Superconductors.ORG herein reports the world record for highest superconductor transition temperature has been advanced to over 200 Celsius. It was recently found that the most synergistic combination of elements that can establish superconductivity above 100C included tin, tellurium, barium, and vanadium within a magnesium-oxide matrix. That compound featured colossal permittivity (dielectric constant) in both the anion and cation layers. It was predicted that these same elements in a longer (Z+8)212 structure should have a critical transition temperature (Tc) near 200 Celsius. This has now been confirmed.At page top is a magnetization plot of Sn11SbTe10Ba2VMg23O46+, which becomes the 46th room-temperature superconductor discovered to date. Due to the extraordinary heat involved in testing this material, a miniature coil was used instead of Hall effect sensors (see above photo). Thus, readings are in millihenries. Note that a small amount of antimony (Sb) was also included to ensure there was sufficient resistance in the non-superconductive bulk to see a resistance change. Though the volume fraction of the target structure (shown lower left) is small, an unambiguous Meissner transition was observed near 202C (475K/395F).
Confirmation of 202C superconductivity also came in the below resistance tests. Immediately below, a "Mott transient" can be seen dropping the bulk resistance from 3.8 megohms to near zero ohms. As the Sn11SbTe10Ba2VMg23O46+ minority phase exits a superconductive state, the bound Cooper pairs are released to flood the bulk. This triggers a momentary resistance drop due to increased electron density in the surrounding host material. The gap in the trace spans 2 seconds. But the Mott transient itself occurs in under 250 milliseconds and, for that reason, is difficult to capture with logging software. To read more about Mott transients, click HERE.
In the below two plots, a resistance shift can be seen near 202C in both heating and cooling tests. The delta is on the order of 3-4 kiloohms. Straight lines have been drawn through the noise to help illustrate the resistance shift at Tc.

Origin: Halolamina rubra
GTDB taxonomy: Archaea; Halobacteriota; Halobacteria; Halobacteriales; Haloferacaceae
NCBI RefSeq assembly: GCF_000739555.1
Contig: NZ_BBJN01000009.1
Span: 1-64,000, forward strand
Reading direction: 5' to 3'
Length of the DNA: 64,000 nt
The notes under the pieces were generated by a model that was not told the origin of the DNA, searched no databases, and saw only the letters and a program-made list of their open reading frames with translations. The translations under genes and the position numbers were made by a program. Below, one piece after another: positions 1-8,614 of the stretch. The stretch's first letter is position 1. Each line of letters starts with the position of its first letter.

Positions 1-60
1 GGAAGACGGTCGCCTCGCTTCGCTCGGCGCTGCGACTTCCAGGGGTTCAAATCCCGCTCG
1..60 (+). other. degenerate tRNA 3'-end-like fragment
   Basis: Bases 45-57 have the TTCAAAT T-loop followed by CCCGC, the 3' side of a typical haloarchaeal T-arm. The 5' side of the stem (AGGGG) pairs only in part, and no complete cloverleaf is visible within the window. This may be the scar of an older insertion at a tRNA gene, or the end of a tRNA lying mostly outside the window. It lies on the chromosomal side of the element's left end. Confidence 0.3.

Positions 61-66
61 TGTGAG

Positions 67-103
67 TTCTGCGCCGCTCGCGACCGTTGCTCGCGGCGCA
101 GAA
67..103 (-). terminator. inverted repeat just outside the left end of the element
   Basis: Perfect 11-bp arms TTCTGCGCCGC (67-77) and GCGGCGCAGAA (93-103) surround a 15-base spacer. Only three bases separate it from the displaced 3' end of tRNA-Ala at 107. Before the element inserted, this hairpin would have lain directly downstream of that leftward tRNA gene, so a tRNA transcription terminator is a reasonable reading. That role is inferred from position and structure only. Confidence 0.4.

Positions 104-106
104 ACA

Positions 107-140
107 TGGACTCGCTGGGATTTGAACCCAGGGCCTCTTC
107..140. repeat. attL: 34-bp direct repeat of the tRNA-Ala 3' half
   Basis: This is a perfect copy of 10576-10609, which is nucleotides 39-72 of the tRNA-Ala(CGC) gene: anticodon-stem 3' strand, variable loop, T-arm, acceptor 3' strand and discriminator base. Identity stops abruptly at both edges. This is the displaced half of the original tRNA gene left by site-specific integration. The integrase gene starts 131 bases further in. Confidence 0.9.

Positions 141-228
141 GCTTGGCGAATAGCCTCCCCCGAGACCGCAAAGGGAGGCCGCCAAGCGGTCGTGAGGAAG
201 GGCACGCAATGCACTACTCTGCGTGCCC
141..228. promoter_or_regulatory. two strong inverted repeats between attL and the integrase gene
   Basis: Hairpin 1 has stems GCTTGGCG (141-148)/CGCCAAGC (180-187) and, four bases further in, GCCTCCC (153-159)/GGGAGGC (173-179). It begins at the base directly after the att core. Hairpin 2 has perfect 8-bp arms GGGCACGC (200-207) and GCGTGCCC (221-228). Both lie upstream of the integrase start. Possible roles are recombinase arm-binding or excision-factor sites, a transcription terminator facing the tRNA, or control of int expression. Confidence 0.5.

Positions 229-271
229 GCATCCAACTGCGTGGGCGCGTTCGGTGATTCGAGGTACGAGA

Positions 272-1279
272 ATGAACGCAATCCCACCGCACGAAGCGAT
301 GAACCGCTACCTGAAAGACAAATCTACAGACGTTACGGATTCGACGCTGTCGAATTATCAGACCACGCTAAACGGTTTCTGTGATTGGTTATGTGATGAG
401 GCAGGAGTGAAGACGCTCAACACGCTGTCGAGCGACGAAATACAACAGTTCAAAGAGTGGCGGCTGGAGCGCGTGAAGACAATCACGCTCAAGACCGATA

The dots within the below grid depict how Tc has advanced in the oxides through correspondingly higher planar weight ratios and higher dielectric constants (K). With the same PWR, the high Kappa compounds have transition temperatures 60-80 degrees greater than the low Kappa formulations. The newest formulations with vanadium(IV) in the anion are circled. Their positions above the curve are notably higher than the copper-oxides that featured a manganese(IV) anion.
In order to maximize formation of such an elongated structure, this compound was synthesized using the layer cake method, as shown below. The pellet had approximately 100 interference layers. And, even using this layering technique, the volume fraction is low, requiring very sensitive test equipment.
Stoichiometric ratios of the below chemicals were used for the ODD layers:SnO 99.9% (Alfa Aesar) 5.44 grains
...and the below for the EVEN layers.BaCO3 99.95% (Alfa Aesar) 1.45 grains (decomposes to BaO during calcination, releasing the carbon as CO2)
The chemical precursors were pelletized at 60,000 PSI and pre-sintered for
4 hours at 670C and 10 hours at 715C. Then sintering continued for 10 hours at 880C. Lastly the pellet was annealed for 10+ hours at 500C in flowing O2. Temperature was determined using an
Omega type "T" thermocouple and precision OP77 DC amplifier.
RESEARCH NOTE: The oxides are strongly hygroscopic. All tests should be performed immediately after annealing.
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E. Joe Eck
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1. For a complete list of the other 45, click HERE.